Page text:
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Theater Research Guide

Image Databases & Websites

For help with Artstor, visit the ARTstor YouTube channel for tutorials, or use their subject guides with keyword suggestions, search tips, & collection content.

Finding Images and Articles in JSTOR

Artstor Help

Icons

When viewing thumbnails in ARTstor after a search or while browsing, you may notice icons under some of the thumbnails & wonder what they are. Here is a brief explanation:

ViewDuplicates+DetailsView duplicates & details: clicking on this icon will bring up other views or details of the same work that can be found within ARTstor. This is also called the clustered image icon.YouMayAlsoBeInterestedInYou may also be interested in…: clicking on this icon will bring up other images that have been used in conjunction with the image you found in slideshows created by other ARTstor users at your institution.

IAPImages for Academic Publishing: images marked with this icon may be used at no cost for certain types of academic publishing. You must click on the icon & follow the instructions in order to get access to an image of publishable quality.

QTVRView quick time movie: clicking on this icon will bring up a small window that contains a QuickTime movie that can be rotated & zoomed. Note that it is not possible to download these movies; they can only be viewed while connected to ARTstor.

 

How Can I Use Artstor?

What are the PERMITTED uses of ARTstor images?

  • faculty/staff lectures

  • presentations

  • classroom handouts

  • course reserves

  • research projects

  • student presentations & papers

What are the PROHIBITED uses?

  • unrestricted web sites

  • commercial purposes

  • print or electronic publications distributed through a press (commercial or noncommercial) unless marked for publication or access is granted by the museum, gallery, etc.

Theatre Materials from the VRC

Visual Resources Collection of the College of Arts & Architecture is digitizing programs & performances from the Department of Theatre. The link below is to a PDF of the items that have been digitized. The best way to see if we have what you need using this list is to download it & use Ctrl + F to do a search. This list will be updated monthly.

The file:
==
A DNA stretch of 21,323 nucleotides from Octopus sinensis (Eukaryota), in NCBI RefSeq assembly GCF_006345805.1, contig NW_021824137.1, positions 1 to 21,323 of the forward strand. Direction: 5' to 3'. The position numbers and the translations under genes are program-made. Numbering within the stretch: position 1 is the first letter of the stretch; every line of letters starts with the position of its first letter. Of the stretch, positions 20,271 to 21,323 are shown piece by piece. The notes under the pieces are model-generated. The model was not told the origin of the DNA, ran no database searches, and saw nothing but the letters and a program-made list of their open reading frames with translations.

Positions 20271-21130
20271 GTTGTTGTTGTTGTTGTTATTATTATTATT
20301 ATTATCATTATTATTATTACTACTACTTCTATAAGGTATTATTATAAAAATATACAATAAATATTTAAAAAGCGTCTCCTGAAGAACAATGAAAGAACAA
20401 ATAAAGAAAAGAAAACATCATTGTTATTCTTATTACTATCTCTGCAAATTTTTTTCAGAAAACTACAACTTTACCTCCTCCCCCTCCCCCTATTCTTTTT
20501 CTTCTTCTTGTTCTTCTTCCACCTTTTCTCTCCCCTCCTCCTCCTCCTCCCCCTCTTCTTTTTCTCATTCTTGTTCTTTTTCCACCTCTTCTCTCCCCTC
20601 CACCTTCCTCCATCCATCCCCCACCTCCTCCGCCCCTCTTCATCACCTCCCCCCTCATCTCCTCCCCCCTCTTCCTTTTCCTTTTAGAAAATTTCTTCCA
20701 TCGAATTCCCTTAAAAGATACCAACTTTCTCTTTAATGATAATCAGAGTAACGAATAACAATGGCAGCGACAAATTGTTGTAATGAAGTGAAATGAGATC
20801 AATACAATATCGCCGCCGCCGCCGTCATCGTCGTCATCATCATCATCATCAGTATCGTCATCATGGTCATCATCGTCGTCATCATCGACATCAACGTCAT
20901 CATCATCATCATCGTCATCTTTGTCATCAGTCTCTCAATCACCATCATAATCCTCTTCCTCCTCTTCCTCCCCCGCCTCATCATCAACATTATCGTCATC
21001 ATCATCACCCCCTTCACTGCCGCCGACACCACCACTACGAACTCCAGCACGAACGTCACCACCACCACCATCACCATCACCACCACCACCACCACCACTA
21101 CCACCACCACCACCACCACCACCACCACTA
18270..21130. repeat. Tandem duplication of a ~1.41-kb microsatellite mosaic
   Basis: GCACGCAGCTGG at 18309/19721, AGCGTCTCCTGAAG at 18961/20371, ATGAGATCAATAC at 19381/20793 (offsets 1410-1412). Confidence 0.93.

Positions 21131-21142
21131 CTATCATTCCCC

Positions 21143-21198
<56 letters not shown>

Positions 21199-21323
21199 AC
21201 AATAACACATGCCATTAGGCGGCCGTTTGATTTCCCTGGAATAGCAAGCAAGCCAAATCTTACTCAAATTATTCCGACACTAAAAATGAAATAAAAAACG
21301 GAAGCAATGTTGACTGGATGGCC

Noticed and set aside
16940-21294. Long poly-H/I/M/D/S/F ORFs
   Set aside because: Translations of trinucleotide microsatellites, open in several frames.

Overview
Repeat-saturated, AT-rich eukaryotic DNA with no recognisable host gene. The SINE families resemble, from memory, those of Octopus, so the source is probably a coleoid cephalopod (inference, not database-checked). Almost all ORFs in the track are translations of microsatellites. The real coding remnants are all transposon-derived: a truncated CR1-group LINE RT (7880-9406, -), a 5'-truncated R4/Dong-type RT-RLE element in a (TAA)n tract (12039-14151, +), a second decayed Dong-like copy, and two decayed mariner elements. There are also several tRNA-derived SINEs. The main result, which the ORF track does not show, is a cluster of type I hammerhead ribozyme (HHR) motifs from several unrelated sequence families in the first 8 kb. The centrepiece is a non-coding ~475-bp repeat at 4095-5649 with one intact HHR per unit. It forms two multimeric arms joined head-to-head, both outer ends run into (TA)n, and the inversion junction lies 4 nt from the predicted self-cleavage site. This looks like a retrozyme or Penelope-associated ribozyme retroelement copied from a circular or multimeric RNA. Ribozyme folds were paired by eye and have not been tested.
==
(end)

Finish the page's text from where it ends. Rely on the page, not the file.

If you would like to access content on the list, contact the Visual Resources Lecturer, Jenna at jduncan@uncc.edu.

Copyright & Fair Use

copyright logo

 

 

 

Ask the following questions: 

  1. How are you using the image? Bibliography, Note, Caption

  2. What citation style are you using? MLA, APA, Chicago/Turabian

  3. What is the source of the image you are using?

    • Museum/Gallery/Urban setting like architecture

    • Image database

    • Publications like books & article

Tips:

  • Use public domain material when possible

  • Get license to use image if needed

  • Look for Web creator's statement of permissible use & for suggested credit line

Check out these resources for information on copyright

Fair use considerations

  • Nonprofit or profit use

  • Creative or factual work

  • Image changed to new work

  • Impact on economic value of work

Reading an Image

Visual literacy is a set of abilities that enables an individual to effectively find, interpret, evaluate, use, & create images & visual media.

If you are visually literate, you can:

  1. Determine the nature & extent of the visual materials needed

  2. Find & access needed images & visual media effectively & efficiently

  3. Interpret & analyze the meanings of images/visual media

  4. Evaluate images & their sources

  5. Use images/visual media effectively

  6. Design & create meaningful images/visual media

  7. Understand many of the ethical, legal, social, & economic issues surrounding the creation & use of images/visual media, & access & use visual materials ethically

http://www.ala.org/acrl/st&ards/visualliteracy

Frankenstein presented by the National Theatre

Image shows the two versions of the same production featuring Benedict Cumberbatch and Jonny Lee Miller alternating as Dr. Victor Frankenstein and The Creature in Frankenstein.

Consider source material, costumes, make-up, set design, lighting, body language, etc.